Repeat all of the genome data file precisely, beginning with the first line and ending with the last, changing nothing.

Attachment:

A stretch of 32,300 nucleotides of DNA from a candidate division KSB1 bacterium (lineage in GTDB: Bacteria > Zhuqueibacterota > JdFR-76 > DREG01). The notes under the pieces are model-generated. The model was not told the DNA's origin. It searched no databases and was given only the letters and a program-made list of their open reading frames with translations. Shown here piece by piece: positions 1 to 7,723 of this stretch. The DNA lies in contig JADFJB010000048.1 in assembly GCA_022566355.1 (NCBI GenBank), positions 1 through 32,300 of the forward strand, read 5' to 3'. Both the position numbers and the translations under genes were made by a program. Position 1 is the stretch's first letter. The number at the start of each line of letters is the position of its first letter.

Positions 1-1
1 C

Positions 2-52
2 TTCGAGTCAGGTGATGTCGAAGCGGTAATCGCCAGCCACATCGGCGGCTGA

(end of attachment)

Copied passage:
A stretch of 32,300 nucleotides of DNA from a candidate division KSB1 bacterium (lineage in GTDB: Bacteria > Zhuqueibacterota > JdFR-76 > DREG01). The notes under the pieces are model-generated. The model was not told the DNA's origin. It searched no databases and was given only the letters and a program-made list of their open reading frames with translations. Shown here piece by piece: positions 1 to 7,723 of this stretch. The DNA lies in contig JADFJB010000048.1 in assembly GCA_022566355.1 (NCBI GenBank), positions 1 through 32,300 of the forward strand, read 5' to 3'. Both the position numbers and the translations under genes were made by a program. Position 1 is the stretch's first letter. The number at the start of each line of letters is the position of its first letter.

Positions 1-1
1 C

Positions 2-52
2 TTCGAGTCAGGTGATGTCGAAGCGGTAATCGCCAGCCACATCGGCGGCTGA